Our students participate in extra curricular programs like DAPCEP, Future City, Detroit Society of Engineers, Wayne State Math Corps, and Robotics Competitions.
Other offerings include Art, Tutoring/Extended Day Program, Accelerated Reading/Math, Robotics/Science Clubs, DAPCEP, Future Engineering Programs, Honor Society and Book Club, Michigan State University Male/Female College Program, Cheerleading, Student Government, Middle School Basketball, EBL Basketball, Legends League Baseball Volunteer Reading Corps and other Business Partnerships.
High Quality Pre-Kindergarten
We offer a high quality early learning experience for special needs and general education students 4 years of age by November 1. Detroit Public Schools’ Pre-K classroom curriculum is aligned with the National Early Childhood Standards and Michigan State Board of Education’s Early Childhood Standards of Quality. For more info, go to detroitk12.org/preK
About the Principal
Dr. Jeffery Robinson is a 23-year veteran of the Detroit Public School System and was selected to be principal in 2009. He has been recognized for his educational excellence by the Michigan Department of Education, Wayne County RESA, and he received national recognition as the Milken Family Foundation National Educator of the Year in 2001. Dr. Robinson is the 1st in the State of Michigan to receive a Ph.D. in African American and African Studies Education Issues and Policy from Michigan State University.
The Paul Robeson Malcolm X Academy is named after two outstanding African American men who represented the ability of Africans to excel in the face of adversity. Paul Robeson was a pioneer in the cultural arts. Paul Robeson recognized that his accomplishments meant nothing if future generations were not able to follow him, so he sacrificed part of his career to pioneer civil rights and take up the causes of justice.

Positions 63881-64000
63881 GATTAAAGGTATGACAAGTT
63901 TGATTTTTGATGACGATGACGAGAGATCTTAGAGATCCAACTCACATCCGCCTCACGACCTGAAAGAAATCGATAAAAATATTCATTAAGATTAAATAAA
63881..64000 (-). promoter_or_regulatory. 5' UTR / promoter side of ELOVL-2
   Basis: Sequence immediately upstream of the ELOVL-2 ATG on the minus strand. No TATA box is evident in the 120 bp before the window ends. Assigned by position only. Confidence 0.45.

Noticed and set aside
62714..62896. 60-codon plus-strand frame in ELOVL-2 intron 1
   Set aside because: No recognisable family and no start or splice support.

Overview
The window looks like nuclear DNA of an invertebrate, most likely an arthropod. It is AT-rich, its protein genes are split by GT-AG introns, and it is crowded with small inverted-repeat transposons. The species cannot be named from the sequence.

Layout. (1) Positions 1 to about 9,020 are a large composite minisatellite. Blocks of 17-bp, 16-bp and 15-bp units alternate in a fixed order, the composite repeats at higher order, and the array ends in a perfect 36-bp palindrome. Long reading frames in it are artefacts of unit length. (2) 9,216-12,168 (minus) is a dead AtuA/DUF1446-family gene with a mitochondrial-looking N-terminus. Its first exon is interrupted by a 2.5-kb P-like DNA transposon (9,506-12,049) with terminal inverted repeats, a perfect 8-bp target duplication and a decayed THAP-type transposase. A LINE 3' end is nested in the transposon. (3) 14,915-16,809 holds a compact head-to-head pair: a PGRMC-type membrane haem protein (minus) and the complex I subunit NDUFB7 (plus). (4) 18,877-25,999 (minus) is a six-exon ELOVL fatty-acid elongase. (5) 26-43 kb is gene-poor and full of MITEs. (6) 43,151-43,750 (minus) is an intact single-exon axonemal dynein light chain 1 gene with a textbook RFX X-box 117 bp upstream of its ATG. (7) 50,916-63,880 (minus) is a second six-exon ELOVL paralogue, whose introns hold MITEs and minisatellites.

El-Hajj Malik El-Shabazz, or more commonly known as Malcolm X, is the legendary Black Prince of Civil Rights and the causes of social justice. Malcolm X represents to young African American children the possibilities available to them when they are determined and educated.
Robeson Early Learning Center
While the Robeson Early Learning Center school building will close, kindergarten classrooms at Robeson Early Learning Center will be reassigned to the main Paul Robeson, Malcolm X Academy building. All Pre-K programs will relocate to Palmer Park Preparatory Academy, which has a surplus Pre-K capacity. This transition will reduce administrative and facility costs to the district by consolidating the Paul Robeson, Malcolm X Academy program into one building. It will also bring greater efficiency for Pre-K programs by consolidating at Palmer Park Preparatory Academy.
Shirts/Blouses: White button-up ( No Polo shirts).
Pants/Skirts/Jumper: Navy Blue. Navy Blue clip on tie and or cross snap tie for females.
Female students in grades K-5 MUST wear skirts or jumper.
Black or dark color street shoes, gym shoes only worn during gym period.